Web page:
So what's that expression? No good deed goes unpunished. In 1912 a movement grew up to take Monticello from Jefferson Levy and turn it into a government-run shrine to Thomas Jefferson. It was led by a woman named Maud Littleton who was married to a New York congressman named Martin Wiley Littleton and she decided that she would, this would not stand, she started a national movement to condemn Monticello and turn it into a government-run shrine to Thomas Jefferson.
She had influence. A bill was introduced in congress to that effect in 1912 in which the government would condemn this property's private property and turn it into a government-run house museum. She had the time, she had the money, she had the inclination, she got petitions, she had people working for us, she had articles written, newspapers and magazines and this bill is debated in the summer of 1912 and Jefferson Levy, not a shy and retiring man, you know he once said when the White House is for sale then I'll sell Monticello. So here we have this series of hearings in 1912 in congress which were very bombastic.
Jefferson Levy and his lawyer he hired a man named Tom Duke, Judge Duke from Charlottesville who's like great grandfather was Thomas Jefferson's father's lawyer and Judge Duke and Jefferson Levy fought it out with Mrs. Littleton and her supporters for the future of his house. Some people called it the War of 1912. Well the War of 1912 ended in December when a bill came to the floor of the House of Representatives that would have done what we just said, condemned Monticello and turned it into a government-run house museum. It was defeated on what we would now call today a property rights argument. The government had never confiscated anybody's private property much less tried to turn it into a government-run you know shrine to one of our founding fathers. Well you know Jefferson Levy declared victory but Mrs. Littleton did not concede defeat so the bill was reintroduced in 1913 there were more hearings 1914 and then in October of 1914 Jefferson Levy who had swore he would never sell the place said okay okay I will and he said he announced that he would sell Monticello for five hundred thousand dollars which he reckoned was about half of what he had spent buying it repairing it preserving restoring it and taking care of it.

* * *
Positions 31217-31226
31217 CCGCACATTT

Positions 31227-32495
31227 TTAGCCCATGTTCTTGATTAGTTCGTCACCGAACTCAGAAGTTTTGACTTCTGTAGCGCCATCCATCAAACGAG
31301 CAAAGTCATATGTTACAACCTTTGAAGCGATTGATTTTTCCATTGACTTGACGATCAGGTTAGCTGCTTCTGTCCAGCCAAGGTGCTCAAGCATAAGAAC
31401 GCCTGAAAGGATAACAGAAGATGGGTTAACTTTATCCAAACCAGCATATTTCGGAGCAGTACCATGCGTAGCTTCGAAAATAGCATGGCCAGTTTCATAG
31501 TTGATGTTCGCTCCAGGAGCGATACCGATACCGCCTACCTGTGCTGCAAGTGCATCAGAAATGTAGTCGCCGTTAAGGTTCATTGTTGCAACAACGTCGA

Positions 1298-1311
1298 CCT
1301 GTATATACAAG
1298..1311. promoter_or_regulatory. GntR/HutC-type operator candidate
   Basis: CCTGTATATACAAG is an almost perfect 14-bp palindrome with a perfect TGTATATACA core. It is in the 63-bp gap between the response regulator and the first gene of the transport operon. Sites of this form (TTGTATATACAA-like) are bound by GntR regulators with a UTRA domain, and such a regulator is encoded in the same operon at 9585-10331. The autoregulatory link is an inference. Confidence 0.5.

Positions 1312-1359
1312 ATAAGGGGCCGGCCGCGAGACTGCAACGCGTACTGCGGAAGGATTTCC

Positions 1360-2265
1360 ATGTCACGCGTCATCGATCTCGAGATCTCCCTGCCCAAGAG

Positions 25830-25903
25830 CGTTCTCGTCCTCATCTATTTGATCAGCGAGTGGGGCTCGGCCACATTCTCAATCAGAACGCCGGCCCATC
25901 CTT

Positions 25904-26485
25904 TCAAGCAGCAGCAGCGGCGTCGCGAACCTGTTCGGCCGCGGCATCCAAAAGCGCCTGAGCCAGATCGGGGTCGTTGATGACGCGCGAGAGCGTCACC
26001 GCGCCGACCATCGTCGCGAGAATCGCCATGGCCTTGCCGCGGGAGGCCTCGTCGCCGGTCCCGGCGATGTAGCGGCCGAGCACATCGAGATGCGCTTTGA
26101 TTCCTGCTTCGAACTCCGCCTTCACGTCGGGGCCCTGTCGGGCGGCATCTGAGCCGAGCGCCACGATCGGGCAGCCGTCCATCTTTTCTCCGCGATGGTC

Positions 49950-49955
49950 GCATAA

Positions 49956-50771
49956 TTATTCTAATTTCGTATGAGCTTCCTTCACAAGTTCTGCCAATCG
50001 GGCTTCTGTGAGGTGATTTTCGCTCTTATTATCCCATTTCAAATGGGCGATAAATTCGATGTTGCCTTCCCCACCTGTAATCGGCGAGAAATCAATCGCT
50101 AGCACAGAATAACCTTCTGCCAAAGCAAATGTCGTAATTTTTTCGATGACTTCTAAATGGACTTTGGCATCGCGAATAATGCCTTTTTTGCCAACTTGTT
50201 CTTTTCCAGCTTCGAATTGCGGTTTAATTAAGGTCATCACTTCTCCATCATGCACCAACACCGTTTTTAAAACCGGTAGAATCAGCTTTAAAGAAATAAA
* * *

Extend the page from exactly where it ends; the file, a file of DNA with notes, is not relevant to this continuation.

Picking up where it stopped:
Well you know Congress could never wrap their arms around that five hundred thousand dollar figure. Now I have to tell you that the campaign to take Monticello from Jefferson Levy was tinged with anti-Semitism neither Mrs. Littleton nor her supporters ever said it out loud. Jews shouldn't own Monticello but she used code words in her speeches in magazine articles newspaper articles that were written on her behalf for instance they called they called the Levies aliens they called the Levians outsiders and how could they be less aliens I mean at this point Jefferson Levy is a sixth generation American it's unfortunate but we we can't tell the story without mentioning that. He announced that since Congress wasn't interested he put Monticello on the market for that five hundred thousand dollar asking price. He hired a realtor in Washington who specialized in Virginia states and there was a beautiful sales brochure that was put out with a woodcut of Monticello on the on the cover you open it up there's testimonials from Theodore Roosevelt from Marquis de Lafayette about how wonderful this place is and the next page says all this can be yours for five hundred thousand. Finally in 1923 the Thomas Jefferson Memorial Foundation formed and met in New York City it was made up of lawyers and financiers some of whom had Virginia roots and they agreed to Jefferson Levy's purchase price in 1923 and I'll just end by reading to you from a closing table when they this is on in December of 1923 and a man who was there said that this was December 1st 1923 the cash and the bonds and mortgage were delivered to Levy and Levy signed the deed conveying full title of the to the property and all belongings to the foundation this was a very emotional scene and he burst out crying he said that he never dreamt he would ever part with the property three months later on March 6th 1924 at his home in New York City Jefferson Levy died of heart disease five weeks short of his 72nd birthday and I'll just finish by telling you that this man Jefferson Levy not a shy and retiring type like to compare himself to Thomas Jefferson you know he was named after Thomas Jefferson he was a tall man like Jefferson was you know he would make it a point to be at Monticello on 4th of July and he'd have an Independence Day party he would invite people up to the mountaintop from Charlottesville and guests they would picnic they would have bands patriotic music there'd be fireworks and supposedly he would end the evening by coming out on the lawn and reciting the declaration of independence from Thomas Jefferson's music stand and a terrific job on the production editing and storytelling by Robbie Davis and a special thanks to Mark Leipson for sharing the story of Saving Monticello which by the way is the title of his book Saving Monticello the Levy family's epic quest to rescue the house that Jefferson built and by the way it's so true when the house goes up for sale well no one wanted at the time it had a dome on it houses didn't have domes and of course it was on top of a mountain and in came the Levy family first Uriah and straight through to Jefferson wanting to keep this legacy alive and alive they kept it the story of Monticello the story of the Levy family the story of Thomas Jefferson and so much more here on Our American Stories When the world gets in the way of your music try the new Bose QuietComfort earbuds too next-gen earbuds uniquely tuned to the shape of your ears they use exclusive Bose technology that personalizes the audio performance to fit you delivering the world's best noise cancellation and powerfully immersive sound so you can hear and feel every detail of the music you love Bose QuietComfort earbuds too sound shape to you to learn more visit Bose.com T-Mobile for Business knows companies want more than a one-size-fits-all approach to support I want the world so we provide 360 support customized to your business from discovery through post-deployment you'll get a dedicated account team and expertise from solutions engineers and industry advisors already right now I want it now 360 support that's customized for your success that's unconventional thinking from T-Mobile for Business